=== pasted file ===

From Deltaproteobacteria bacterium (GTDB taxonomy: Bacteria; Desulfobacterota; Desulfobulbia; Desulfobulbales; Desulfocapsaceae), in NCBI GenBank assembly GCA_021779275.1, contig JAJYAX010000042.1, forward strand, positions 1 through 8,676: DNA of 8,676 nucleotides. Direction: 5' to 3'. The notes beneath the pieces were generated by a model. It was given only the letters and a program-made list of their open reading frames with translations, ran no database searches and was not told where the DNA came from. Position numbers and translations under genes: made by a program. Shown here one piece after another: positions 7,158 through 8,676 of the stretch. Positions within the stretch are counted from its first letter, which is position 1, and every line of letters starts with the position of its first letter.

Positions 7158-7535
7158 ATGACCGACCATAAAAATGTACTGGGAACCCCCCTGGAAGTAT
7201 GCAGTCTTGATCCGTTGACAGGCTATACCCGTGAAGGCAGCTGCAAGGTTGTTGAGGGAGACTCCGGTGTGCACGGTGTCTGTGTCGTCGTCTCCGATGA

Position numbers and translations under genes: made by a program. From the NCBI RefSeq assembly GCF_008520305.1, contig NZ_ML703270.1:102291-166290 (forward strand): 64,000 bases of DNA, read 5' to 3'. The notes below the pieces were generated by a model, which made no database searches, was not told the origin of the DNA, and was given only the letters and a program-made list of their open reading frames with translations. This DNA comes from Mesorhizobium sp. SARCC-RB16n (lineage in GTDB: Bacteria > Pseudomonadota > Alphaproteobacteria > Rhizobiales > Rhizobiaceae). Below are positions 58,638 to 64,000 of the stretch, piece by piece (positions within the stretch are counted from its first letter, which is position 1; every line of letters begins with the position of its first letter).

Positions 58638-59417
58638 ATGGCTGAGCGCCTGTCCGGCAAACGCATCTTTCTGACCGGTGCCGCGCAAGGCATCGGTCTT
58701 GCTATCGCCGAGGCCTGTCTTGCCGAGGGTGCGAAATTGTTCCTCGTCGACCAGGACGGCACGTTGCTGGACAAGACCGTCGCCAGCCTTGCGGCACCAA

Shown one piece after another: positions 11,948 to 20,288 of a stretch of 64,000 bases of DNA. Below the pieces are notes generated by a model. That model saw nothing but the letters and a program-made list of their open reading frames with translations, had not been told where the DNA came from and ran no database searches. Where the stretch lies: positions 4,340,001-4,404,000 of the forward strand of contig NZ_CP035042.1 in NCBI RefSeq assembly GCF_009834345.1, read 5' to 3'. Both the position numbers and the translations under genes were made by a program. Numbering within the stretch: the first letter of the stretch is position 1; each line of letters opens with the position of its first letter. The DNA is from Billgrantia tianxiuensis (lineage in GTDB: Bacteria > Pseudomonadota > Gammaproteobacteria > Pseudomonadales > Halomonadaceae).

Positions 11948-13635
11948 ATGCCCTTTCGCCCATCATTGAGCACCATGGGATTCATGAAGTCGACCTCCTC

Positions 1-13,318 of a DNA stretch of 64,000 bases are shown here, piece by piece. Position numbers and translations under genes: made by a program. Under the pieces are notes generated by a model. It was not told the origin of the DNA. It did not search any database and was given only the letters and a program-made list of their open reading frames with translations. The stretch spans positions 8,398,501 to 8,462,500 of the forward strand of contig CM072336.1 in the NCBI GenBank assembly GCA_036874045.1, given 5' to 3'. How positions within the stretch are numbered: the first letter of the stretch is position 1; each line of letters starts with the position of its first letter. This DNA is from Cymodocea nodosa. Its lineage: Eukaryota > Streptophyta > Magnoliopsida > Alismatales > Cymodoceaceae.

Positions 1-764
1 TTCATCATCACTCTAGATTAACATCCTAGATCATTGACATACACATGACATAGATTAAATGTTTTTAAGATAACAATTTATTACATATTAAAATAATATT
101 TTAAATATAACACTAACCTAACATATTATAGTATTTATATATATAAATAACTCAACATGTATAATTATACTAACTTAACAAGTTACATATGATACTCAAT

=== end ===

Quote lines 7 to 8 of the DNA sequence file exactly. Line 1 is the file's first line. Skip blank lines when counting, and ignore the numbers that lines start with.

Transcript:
58638 ATGGCTGAGCGCCTGTCCGGCAAACGCATCTTTCTGACCGGTGCCGCGCAAGGCATCGGTCTT
58701 GCTATCGCCGAGGCCTGTCTTGCCGAGGGTGCGAAATTGTTCCTCGTCGACCAGGACGGCACGTTGCTGGACAAGACCGTCGCCAGCCTTGCGGCACCAA